The normal blood-sugar, or glucose, level for a canine is between 75 and 100 milligrams per decilitre (mg/dL), according to PetMD.com. The measurement indicates that, for every tenth of a litre of blood, there are between 75 to 100 milligrams of glucose present. Diet, age, naturally occurring hormones and disease may also affect the levels of glucose in a dog's blood.
Home tests such as Alpha Trak are specifically designed to monitor a dog's glucose levels. Common symptoms of abnormal glucose levels in a dog include bloodshot eyes, excessive hunger and thirst, lethargy and wounds that fester.
At certain times, such as after rigorous exercise, after a meal or during great stress, levels of glucose in a dog's bloodstream naturally and temporarily rise. A veterinary professional should conduct a full blood profile and urinalysis before any diagnosis or prescription of treatment for high blood sugar levels.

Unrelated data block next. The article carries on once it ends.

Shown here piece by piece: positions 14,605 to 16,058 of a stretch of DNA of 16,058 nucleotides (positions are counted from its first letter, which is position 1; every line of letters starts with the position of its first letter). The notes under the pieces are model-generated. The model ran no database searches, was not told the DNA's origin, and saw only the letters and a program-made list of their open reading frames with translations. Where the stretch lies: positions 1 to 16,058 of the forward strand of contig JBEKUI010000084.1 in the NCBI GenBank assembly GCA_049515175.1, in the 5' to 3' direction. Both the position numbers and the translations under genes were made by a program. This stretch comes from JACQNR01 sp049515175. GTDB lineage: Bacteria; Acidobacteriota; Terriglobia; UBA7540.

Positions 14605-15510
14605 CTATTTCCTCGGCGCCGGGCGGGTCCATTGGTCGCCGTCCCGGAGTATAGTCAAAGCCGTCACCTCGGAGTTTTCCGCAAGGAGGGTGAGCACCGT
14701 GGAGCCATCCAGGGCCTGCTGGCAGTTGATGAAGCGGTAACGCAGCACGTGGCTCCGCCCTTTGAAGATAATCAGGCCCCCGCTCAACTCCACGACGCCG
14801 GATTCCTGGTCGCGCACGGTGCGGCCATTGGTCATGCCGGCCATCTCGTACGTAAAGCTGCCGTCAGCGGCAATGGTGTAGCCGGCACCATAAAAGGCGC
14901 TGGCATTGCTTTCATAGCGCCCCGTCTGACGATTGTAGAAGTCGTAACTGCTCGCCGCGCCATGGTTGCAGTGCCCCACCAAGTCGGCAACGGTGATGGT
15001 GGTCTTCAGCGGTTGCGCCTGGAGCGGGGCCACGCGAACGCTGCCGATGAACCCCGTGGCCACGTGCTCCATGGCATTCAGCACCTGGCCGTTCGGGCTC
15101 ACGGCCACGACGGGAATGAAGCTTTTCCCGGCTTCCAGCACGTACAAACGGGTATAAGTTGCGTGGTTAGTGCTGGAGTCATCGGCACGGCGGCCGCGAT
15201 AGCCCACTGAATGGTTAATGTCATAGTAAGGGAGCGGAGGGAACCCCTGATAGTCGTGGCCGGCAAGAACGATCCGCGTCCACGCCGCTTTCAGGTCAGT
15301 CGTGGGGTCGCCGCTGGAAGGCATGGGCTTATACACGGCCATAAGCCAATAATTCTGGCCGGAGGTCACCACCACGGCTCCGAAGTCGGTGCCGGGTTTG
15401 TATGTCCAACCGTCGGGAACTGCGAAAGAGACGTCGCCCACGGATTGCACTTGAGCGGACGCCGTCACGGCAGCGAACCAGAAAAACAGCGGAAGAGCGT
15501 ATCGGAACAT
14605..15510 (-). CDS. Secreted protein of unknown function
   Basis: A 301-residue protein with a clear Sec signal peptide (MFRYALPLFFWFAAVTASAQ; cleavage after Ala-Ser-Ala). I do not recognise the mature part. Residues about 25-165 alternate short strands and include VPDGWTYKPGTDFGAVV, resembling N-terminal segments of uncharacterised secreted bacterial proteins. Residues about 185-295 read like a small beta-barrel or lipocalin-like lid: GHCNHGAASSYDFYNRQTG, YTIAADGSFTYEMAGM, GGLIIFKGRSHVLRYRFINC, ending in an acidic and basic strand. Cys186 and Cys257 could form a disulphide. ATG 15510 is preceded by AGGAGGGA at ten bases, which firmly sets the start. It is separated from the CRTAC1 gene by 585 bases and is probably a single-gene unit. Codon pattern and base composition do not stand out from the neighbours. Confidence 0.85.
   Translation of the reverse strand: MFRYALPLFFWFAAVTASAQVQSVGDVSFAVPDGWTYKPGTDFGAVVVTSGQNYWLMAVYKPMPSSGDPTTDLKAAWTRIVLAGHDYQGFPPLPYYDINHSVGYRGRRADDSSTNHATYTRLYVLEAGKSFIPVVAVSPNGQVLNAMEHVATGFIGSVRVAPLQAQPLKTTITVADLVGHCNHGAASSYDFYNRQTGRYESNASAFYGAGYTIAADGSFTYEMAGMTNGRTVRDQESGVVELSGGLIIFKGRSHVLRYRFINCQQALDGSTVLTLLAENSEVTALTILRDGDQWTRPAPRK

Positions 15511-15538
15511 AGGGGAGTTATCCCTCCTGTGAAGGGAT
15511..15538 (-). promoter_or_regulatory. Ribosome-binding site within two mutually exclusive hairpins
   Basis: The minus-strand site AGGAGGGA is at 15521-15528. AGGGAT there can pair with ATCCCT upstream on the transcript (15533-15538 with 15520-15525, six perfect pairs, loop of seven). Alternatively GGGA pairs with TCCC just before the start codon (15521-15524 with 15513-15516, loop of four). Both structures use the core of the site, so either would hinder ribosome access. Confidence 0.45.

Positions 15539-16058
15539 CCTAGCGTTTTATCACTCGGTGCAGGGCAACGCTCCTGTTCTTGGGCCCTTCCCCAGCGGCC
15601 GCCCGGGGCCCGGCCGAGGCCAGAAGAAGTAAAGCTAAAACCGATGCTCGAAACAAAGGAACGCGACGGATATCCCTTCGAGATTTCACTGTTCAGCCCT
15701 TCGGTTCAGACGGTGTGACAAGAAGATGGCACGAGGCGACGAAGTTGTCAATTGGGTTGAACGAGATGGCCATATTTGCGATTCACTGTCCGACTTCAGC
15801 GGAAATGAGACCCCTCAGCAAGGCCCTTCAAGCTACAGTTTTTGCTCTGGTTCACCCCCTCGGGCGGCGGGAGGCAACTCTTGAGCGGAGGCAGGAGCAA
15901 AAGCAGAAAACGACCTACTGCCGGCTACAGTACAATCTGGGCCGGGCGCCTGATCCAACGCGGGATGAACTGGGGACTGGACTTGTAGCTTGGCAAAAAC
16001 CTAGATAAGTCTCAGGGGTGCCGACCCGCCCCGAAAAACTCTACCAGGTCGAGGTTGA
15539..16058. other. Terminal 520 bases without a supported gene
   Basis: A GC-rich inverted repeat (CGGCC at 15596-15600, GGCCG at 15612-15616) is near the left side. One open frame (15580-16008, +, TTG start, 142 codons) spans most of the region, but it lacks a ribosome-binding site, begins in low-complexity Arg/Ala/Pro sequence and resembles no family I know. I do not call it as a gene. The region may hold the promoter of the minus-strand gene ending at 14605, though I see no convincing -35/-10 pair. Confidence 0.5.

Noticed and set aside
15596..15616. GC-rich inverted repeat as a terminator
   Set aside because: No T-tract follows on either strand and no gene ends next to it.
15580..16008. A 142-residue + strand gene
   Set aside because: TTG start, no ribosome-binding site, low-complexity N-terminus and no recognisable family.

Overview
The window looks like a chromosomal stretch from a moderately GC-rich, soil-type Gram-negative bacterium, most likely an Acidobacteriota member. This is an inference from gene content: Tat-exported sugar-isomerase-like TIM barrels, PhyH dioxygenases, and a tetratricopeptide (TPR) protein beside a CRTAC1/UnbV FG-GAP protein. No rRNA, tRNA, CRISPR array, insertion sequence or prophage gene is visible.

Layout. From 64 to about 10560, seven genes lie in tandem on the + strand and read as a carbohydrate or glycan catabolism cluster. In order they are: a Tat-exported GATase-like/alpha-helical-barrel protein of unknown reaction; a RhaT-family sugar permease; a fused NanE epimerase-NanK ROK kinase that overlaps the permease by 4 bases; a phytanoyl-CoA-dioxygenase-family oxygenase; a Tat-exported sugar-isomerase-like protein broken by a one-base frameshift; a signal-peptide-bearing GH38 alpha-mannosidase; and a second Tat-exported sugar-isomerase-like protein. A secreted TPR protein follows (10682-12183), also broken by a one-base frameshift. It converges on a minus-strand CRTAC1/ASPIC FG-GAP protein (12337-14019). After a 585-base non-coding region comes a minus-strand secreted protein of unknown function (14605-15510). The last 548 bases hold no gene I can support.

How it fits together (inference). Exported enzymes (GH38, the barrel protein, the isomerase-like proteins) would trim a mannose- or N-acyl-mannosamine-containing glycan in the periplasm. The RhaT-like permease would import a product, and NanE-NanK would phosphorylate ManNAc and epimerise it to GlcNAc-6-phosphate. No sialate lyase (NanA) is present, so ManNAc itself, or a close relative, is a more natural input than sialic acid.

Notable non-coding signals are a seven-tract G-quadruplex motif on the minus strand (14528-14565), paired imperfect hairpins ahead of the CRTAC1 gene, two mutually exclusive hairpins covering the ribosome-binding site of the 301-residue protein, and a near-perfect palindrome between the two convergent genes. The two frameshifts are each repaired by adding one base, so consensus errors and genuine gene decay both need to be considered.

Pancreatitis, or inflammation of the pancreas, results in a dog's inability to produce insulin, a hormone which helps stabilize the level of glucose in the dog's blood. It is one example of many afflictions which may cause a dog's blood-sugar level to be dangerously high. Others include infections, the dog's age and, in some cases, the dog's size.